Today Kerry James Marshall unveiled his largest public sculpture to date: a 25-ton, 30-feet-tall pair of stacked intersecting cylinders, its base inscribed with the names of the twelve Black lawyers—11 men and one woman—who established the National Bar Association in Des Moines in 1925.
“The monumental journey is to become truly modern,” Marshall told ARTNews. “It is to escape the dependency on a culture that has dominated you and oppressed you and to arrive at a true independence where you can do what you want, and act in your self-interest without having to ask permission.”
With a shape inspired by African talking drums, the monument represents the importance of communication and how precarious justice and balance are in the American legal system. “The legal system is supposed to be organized to bring justice, but it’s never a simple or straightforward matter,” Kerry James Marshall told artnet News, “It’s always more dynamic and more complicated than it seems to be on its face,”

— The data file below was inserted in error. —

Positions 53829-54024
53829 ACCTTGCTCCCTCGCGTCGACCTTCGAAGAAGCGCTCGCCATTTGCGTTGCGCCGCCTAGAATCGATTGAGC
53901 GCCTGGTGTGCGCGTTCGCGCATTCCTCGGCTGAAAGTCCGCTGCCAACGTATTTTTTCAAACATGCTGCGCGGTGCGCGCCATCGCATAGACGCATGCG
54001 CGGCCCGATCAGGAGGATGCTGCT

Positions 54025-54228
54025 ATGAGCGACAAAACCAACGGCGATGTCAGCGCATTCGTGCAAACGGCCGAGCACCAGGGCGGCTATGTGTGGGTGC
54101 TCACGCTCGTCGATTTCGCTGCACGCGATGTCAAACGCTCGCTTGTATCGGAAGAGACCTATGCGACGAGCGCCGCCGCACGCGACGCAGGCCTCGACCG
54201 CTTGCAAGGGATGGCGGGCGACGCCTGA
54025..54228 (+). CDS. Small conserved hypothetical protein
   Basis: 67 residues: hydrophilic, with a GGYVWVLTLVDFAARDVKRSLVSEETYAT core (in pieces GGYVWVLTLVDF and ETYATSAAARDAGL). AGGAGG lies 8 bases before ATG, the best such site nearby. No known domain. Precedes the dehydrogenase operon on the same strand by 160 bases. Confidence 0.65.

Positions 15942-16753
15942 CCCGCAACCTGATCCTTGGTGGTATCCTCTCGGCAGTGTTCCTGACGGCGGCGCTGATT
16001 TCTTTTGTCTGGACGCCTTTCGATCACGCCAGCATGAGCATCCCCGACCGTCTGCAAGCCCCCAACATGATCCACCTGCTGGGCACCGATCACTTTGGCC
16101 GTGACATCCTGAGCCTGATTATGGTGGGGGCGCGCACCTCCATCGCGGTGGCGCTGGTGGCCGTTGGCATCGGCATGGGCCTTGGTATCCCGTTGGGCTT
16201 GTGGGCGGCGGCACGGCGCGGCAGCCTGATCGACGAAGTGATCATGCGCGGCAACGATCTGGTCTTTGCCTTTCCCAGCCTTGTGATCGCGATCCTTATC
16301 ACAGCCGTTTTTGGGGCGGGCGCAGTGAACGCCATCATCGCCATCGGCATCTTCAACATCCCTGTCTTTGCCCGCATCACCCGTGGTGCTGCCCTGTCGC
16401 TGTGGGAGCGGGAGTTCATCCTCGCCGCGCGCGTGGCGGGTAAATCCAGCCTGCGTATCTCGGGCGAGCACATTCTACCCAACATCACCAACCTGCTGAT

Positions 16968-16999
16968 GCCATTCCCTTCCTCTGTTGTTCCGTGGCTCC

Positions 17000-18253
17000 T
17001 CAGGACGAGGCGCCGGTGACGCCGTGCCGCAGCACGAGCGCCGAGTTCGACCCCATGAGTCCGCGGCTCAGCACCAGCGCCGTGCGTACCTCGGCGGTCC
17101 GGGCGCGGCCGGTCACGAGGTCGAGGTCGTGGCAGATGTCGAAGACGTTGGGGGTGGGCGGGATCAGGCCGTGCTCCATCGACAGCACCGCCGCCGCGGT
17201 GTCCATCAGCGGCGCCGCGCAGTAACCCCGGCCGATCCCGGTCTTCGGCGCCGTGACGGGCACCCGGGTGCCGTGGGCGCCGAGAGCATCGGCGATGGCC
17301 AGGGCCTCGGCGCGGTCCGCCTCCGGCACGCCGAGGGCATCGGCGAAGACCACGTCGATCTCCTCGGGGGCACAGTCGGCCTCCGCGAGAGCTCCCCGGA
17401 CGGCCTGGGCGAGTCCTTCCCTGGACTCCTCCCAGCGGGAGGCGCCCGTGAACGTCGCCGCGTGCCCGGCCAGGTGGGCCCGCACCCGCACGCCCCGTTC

Facing discrimination from the American Bar Association and other legal organizations, the twelve lawyers who founded the National Bar Association in 1925 did so to “strengthen and elevate the Negro lawyer in his profession and in his relationship to his people.” The idea for a monument honoring the twelve founders originated in 2002, in a conversation between two former National Bar Association presidents: local judge Odell McGee and Evett L. Simmons. In 2006, McGee approached the Greater Des Moines Public Art Foundation and it took twelve years to make the monument a reality.
“These people were able to achieve something that made a difference in the lives of a lot of people,” Marshall said. “The organization should live on in the memories of people way past our time… The more we remember, the better.”